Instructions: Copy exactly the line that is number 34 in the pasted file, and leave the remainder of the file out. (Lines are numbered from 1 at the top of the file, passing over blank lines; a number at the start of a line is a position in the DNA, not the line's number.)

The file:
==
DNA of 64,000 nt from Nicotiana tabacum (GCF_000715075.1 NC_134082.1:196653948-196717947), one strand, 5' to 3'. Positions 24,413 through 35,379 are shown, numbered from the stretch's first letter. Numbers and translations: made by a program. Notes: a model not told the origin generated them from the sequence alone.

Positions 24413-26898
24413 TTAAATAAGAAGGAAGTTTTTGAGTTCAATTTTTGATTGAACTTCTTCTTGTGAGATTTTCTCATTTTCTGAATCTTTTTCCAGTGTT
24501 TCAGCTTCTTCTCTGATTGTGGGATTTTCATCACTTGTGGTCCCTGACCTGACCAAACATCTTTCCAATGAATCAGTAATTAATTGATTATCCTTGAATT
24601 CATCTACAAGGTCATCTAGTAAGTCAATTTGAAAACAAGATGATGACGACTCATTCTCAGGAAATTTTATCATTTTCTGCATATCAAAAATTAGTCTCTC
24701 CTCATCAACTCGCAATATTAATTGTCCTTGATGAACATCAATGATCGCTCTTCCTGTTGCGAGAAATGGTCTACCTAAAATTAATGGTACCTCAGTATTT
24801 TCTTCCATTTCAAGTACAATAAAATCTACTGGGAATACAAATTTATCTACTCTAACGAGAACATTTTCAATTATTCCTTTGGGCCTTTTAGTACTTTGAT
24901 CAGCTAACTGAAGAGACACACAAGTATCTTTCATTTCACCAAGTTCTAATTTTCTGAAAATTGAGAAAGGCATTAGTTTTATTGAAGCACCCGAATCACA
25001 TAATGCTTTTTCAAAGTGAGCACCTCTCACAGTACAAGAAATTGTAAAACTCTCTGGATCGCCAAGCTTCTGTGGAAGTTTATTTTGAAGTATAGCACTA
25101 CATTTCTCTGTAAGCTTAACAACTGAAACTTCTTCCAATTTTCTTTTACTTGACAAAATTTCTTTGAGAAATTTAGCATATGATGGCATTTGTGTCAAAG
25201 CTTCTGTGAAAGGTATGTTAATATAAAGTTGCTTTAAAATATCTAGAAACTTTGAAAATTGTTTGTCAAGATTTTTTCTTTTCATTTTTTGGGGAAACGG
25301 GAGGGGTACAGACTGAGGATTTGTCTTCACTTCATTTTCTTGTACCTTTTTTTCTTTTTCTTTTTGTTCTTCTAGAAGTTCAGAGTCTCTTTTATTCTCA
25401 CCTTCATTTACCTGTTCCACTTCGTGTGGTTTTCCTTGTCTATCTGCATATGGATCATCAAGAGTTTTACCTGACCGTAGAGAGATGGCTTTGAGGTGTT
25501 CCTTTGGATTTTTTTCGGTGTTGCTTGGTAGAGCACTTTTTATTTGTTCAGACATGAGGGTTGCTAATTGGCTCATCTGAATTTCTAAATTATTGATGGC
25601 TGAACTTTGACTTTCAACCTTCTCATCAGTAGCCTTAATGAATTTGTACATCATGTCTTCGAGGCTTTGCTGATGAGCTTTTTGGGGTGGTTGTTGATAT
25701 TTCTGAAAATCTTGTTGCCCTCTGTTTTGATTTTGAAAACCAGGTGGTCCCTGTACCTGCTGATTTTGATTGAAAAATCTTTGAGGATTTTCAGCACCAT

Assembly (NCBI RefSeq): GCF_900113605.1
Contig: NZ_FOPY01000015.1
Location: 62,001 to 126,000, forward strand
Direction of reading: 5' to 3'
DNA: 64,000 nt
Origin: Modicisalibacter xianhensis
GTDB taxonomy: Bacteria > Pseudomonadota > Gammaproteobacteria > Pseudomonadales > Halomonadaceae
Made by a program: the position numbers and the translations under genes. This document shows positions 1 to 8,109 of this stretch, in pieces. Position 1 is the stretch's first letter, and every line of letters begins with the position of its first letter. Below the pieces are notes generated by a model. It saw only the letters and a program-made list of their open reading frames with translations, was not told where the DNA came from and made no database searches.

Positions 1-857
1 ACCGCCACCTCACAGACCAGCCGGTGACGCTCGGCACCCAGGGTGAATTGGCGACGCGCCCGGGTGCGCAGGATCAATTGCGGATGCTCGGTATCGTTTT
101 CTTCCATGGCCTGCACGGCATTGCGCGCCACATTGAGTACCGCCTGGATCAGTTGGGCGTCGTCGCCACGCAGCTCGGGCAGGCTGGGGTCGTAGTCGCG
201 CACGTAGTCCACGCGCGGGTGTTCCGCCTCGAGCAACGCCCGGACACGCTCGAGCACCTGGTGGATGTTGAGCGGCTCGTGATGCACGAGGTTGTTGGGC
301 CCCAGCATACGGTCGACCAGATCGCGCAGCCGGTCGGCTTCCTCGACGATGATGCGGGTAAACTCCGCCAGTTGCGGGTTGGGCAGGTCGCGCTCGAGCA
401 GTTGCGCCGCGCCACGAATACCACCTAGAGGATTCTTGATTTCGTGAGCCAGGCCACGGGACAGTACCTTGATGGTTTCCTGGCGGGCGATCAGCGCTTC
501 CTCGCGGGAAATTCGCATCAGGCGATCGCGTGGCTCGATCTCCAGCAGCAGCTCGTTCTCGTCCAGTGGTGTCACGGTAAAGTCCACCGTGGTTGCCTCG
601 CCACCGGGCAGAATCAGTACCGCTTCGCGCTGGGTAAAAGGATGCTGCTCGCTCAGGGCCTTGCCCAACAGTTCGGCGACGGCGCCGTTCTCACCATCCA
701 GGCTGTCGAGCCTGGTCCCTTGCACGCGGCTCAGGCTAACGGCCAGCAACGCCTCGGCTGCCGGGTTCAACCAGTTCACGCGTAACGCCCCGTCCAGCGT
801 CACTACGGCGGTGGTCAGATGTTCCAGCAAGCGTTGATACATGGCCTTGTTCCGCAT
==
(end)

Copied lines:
801 CACTACGGCGGTGGTCAGATGTTCCAGCAAGCGTTGATACATGGCCTTGTTCCGCAT